Genesis 1: A Critique (i)

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GENESIS 1, a mythical account of the ‘creation’ of the world, is an impressive piece of work. We have a self-confident and authoritative God, unseen but heard, whose mere word, like a verbal snap of the fingers, creates order, structure and life, from what was originally chaotic, barren and inert. The six daily stages of this compelling process follow each other in a logically developing process, concluding with a ‘job well done’ seventh day of rest for the perspiring divinity. The culmination and crown of his creation is the human race, declared to be made in his very own image. It’s an imposing story of the most rapidly completed construction project of all time.

We now know, however, that the earth came into being 4.5 billion years ago, and that life made its first tentative appearance 3.85 billion years ago. Homo sapiens, otherwise known as human beings, seem to have appeared around 315,000 years ago. In other words, if the age of the Earth is pictured as one day, we humans are the ultimate johnny-come-lately’s, having the cheek to turn up at 24 minutes to midnight! As the ‘culmination and crown’ of the divinity’s creative efforts, we took an inordinately long time to make our appearance on stage.

We also now know that life has developed in accordance with an evolutionary process, based on random genetic mutation interacting with environmental selection, (although female mate-selection has lately begun to be factored into the equation). If, like the operating systems of our smartphones, the evolutionary process could be reset, and begun again ‘from scratch’, there’s no knowing what sort of living creature would then become the ‘crown and culmination’. 

As it happens, if an asteroid hadn’t decided to bash into the Earth, the dinosaurs, who’d already been the leading lights for 165 million years, might still be the stars of the show. As things turned out, with the mega-monsters out of the way, numerous versions of hominids, then humans, eventually appeared, some contemporaneous with others, and with no 100% certainty that it would be us who would finally top the bill. Then again, we mustn’t forget that evolution is an ongoing process. There are no grounds for thinking it has stopped, so it would seem that we’d better make the most of our own ‘moment in the sun’, before it’s our turn to be shown the door.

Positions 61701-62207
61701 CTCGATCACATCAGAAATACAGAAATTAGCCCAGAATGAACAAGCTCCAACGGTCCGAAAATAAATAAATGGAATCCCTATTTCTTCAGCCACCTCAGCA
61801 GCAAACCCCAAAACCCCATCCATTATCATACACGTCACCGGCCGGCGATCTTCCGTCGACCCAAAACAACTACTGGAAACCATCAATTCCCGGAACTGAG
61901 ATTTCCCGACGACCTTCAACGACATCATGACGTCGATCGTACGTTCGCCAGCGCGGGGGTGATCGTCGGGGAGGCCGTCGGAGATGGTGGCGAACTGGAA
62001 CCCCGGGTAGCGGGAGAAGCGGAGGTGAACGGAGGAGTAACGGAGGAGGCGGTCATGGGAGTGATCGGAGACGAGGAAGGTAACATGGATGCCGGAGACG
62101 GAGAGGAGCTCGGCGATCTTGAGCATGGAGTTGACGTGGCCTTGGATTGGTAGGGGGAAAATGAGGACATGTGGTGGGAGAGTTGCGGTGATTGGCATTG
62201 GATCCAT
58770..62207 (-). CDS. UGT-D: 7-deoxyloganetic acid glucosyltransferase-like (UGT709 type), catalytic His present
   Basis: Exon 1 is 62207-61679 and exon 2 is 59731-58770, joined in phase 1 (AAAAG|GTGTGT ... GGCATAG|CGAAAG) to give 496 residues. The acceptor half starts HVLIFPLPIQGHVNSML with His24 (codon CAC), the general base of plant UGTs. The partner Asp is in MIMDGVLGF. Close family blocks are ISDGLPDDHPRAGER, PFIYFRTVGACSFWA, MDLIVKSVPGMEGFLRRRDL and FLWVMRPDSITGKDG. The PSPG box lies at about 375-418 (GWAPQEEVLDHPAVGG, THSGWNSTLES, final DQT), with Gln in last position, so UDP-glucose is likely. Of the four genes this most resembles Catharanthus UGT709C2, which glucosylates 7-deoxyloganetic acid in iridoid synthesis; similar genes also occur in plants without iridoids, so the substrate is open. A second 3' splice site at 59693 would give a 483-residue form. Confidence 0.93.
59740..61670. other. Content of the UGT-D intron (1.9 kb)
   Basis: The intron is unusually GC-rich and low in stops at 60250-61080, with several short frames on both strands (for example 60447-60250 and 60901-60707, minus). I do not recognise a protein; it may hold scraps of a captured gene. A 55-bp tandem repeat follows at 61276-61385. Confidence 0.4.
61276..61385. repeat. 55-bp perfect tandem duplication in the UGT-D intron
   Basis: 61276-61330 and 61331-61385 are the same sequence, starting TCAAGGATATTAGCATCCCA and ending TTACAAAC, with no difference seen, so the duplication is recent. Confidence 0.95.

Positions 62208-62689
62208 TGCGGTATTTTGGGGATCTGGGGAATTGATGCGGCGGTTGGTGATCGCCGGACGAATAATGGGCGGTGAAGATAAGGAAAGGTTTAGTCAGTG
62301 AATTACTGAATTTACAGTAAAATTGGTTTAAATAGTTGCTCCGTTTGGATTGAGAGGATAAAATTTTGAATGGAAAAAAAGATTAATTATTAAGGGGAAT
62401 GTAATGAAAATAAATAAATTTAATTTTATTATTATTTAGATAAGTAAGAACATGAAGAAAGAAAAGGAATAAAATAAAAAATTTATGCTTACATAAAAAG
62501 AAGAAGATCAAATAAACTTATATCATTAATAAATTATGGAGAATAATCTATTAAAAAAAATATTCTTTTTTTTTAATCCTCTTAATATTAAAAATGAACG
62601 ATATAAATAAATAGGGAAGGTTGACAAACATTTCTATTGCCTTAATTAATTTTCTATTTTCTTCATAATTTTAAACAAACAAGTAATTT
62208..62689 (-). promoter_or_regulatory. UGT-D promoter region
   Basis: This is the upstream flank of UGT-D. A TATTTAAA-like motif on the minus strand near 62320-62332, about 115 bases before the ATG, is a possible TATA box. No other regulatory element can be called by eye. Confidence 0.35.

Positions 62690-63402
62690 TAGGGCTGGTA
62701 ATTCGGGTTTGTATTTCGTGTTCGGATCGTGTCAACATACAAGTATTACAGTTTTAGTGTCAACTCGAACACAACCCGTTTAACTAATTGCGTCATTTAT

All of this underlines the problem inherent in this ‘crown and culmination’ picture in Genesis 1. With our creatively complex brains, extensive knowledge and powerful technology we can consider ourselves ‘exceptional’. What we need to beware of, however, is the hubris of ‘exceptionalism’ – the belief that we’re categorically or essentially different from all other animals – that we’re the endpoint, the ultimate ‘kings of the castle’. Darwin and modern genetics should have put paid to that. 

On the one hand, we should recall the fellow creatures who have far greater sight, hearing, sense of smell, speed and agility than we have. Bacteria produce oxygen, bees tell each other where the best flowers can be found, beavers construct dams, chimpanzees use stone tools as nut crackers. And the more we learn about microbial, plant and animal communication, the more we begin to realise there’s a rich wealth of skill and language all around us, to which we’re too often blind and deaf. We ought to treat our fellow animals, and indeed all life forms, with far greater thoughtfulness, care and respect than we do. They’re our brothers and sisters.

On the other hand, we ought to reflect on the fragility of our existence and continuance on this planetary speck of dust, with its ribbon-thin protective atmosphere which we’re increasingly adulterating with our greenhouse gases. And, even as I write this, a microscopically small evolving virus, dangerously mutating,  is giving us a stark reminder of how vulnerable we are. 

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